NCAA title game: Why Kentucky can beat UConn

John Calipari holds the experience advantage among coaches in Monday's NCAA final.

Someone is going to make history Monday night when Kentucky and Connecticut meet in for the NCAA basketball championship, as either the No. 8-seed Wildcats or No. 7-seed Huskies will become the lowest-seeded team to win an NCAA title since Villanova did it as an eight seed in 1985.

The teams will bring contrasting styles to AT&T Stadium, with UConn relying on veteran leadership and tough defense to win, while Kentucky will hope its abundant individual skill will trump Connecticut’s sum-of-its-parts approach.

Each school has won a title in recent years — Kentucky two years ago and UConn the season before that — and either could cut down the nets on Monday, but here are four reasons to believe Kentucky could leave this year’s Final Four as champions:



Look, Kentucky wasn’t the NCAA’s preseason No. 1 for nothing, and it seems the Wildcats are finally coming into their own and living up to the expectations bestowed on them when the season kicked off. UK’s latest batch of freshman imports may have made for one of the top recruiting classes ever — Kentucky had the No. 1 recruit in the country at four different positions and six five-star players total — and while they might all be gone next year, you can’t really argue against the fact that that having Julius Randle, Aaron and Andrew Harrison, Dakari Johnson, Marcus Lee and James Young gives the Wildcats an edge in talent. Kentucky entered the tournament as a horribly placed 8-seed and proved that they were deserving of much better, and whereas UConn has been a team playing beyond its abilities thus far, Kentucky has emerged as the team we always thought they’d be.


Seriously, if you’re up by three points or less with less than a minute to play in a basketball game, is there anyone in America you want shooting the ball for the other team less than Aaron Harrison? Kentucky has hardly made it here by winning handily, and each of the last four games has come down, essentially, to a huge late 3. Against Wichita State, it was James Young who hit one with 1:40 left to put Kentucky up for good, but Harrison kicked off his ridiculous series of ice-cold 3s against Louisville, striking with 40 seconds to go to give the ‘Cats the edge. Those were simply the appetizers for the main course, of course — Harrison’s game-winning 3s in the final seconds against both Michigan and Wisconsin — and the threat of the ruthless Harrison having a chance to do it one more time should be enough to put fear in the hearts of Connecticut fans.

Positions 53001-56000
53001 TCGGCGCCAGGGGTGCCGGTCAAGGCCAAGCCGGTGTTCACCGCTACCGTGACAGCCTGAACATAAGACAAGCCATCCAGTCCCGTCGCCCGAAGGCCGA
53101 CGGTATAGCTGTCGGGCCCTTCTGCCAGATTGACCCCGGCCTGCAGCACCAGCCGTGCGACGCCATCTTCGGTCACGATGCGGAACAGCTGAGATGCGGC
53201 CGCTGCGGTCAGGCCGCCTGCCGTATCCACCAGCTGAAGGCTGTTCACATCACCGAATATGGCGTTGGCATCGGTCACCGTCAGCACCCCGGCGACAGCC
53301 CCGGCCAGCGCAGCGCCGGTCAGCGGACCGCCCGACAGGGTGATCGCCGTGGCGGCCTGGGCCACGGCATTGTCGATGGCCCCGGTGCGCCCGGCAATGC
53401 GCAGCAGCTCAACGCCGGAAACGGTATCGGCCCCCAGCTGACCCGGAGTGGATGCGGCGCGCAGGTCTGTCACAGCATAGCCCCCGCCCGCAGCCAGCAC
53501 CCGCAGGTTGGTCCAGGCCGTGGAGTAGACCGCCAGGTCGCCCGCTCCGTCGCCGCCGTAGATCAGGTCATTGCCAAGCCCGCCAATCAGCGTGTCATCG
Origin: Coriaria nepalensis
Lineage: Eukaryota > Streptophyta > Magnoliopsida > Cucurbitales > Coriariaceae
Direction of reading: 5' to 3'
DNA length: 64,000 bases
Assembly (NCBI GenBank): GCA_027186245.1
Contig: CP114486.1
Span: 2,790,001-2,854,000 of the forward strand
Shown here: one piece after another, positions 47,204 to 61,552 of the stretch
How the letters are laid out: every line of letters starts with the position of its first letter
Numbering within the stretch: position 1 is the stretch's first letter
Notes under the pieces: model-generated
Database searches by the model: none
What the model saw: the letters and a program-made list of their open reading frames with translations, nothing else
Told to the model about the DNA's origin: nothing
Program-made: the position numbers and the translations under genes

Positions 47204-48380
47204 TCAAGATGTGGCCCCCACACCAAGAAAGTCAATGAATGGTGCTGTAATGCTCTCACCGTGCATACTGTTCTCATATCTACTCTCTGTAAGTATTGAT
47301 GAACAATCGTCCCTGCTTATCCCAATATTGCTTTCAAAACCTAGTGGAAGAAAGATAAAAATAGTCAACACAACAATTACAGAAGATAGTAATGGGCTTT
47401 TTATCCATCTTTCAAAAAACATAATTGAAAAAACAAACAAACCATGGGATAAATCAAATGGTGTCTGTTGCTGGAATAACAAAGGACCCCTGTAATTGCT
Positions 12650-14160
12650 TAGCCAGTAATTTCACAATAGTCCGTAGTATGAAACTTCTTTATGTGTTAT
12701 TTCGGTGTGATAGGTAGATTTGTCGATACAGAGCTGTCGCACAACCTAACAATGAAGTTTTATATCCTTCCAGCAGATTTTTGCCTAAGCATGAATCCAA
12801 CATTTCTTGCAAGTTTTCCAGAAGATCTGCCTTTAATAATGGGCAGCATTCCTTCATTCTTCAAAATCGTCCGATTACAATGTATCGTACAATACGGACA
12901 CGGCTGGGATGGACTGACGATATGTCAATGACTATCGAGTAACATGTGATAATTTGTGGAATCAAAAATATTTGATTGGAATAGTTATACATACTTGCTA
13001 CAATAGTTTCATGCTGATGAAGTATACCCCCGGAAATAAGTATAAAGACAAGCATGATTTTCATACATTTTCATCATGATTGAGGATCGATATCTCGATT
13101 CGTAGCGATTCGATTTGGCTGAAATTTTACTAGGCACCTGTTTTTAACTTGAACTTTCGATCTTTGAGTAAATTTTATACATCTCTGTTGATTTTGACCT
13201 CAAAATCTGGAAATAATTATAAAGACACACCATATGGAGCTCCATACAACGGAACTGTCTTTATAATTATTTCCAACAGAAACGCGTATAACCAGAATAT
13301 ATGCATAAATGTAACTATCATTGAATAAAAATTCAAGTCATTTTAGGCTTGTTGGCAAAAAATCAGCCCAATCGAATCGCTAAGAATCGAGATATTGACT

No disrespect to DeAndre Daniels, Phillip Nolan and Amida Brimah, but UConn just can’t match Kentucky’s skill in the frontcourt. Julius Randle is believed to be a lottery pick and has the makings of a future NBA star, and he was on point against Wisconsin, hitting 6 of 10 shots and scoring 16 points. And even without the injured sophomore Willie Cauley-Stein — who is tied for sixth nationally with 106 blocks this season and has not played the last two games — Kentucky has a more-than-capable backup in Dakari Johnson, who might be UConn’s best frontcourt asset if he played for Kevin Ollie instead. When Kentucky stretches the floor with Alex Poythress at the 3, he’ll be matched up, most likely, with Niels Giffey, which, one could argue, gives UConn a disadvantage at all three positions. Surely, UConn fans will be quick to offer a reminder that their team was supposed to be outclassed against Patric Young and the Florida Gators on Saturday, but Young, frankly, had his way with the Huskies, and Kentucky will provide an even tougher task.


Kevin Ollie has done an incredible job at UConn, bringing the Huskies back to the national championship far more quickly than even the most die-hard UConn supporter could have expected, but for all Ollie has accomplished in his short time in Storrs, he’s still not John Calipari, the cagey Kentucky coach who is as prepared as one could get for this moment — mostly because he’s been there before. Calipari took Massachusetts to the Final Four, then he did it again with Memphis. He’s now been there three out of the last four years with Kentucky, and though it’s easy to write Calipari off as a great recruiter who lets his talent do the work, there’s something to be said for getting the most out of it on such a consistent basis. Ollie has done and will continue to do great things at Connecticut, but when given the option of him or Coach Cal pulling the strings late in a championship game, I’ll take the guy who’s been there before.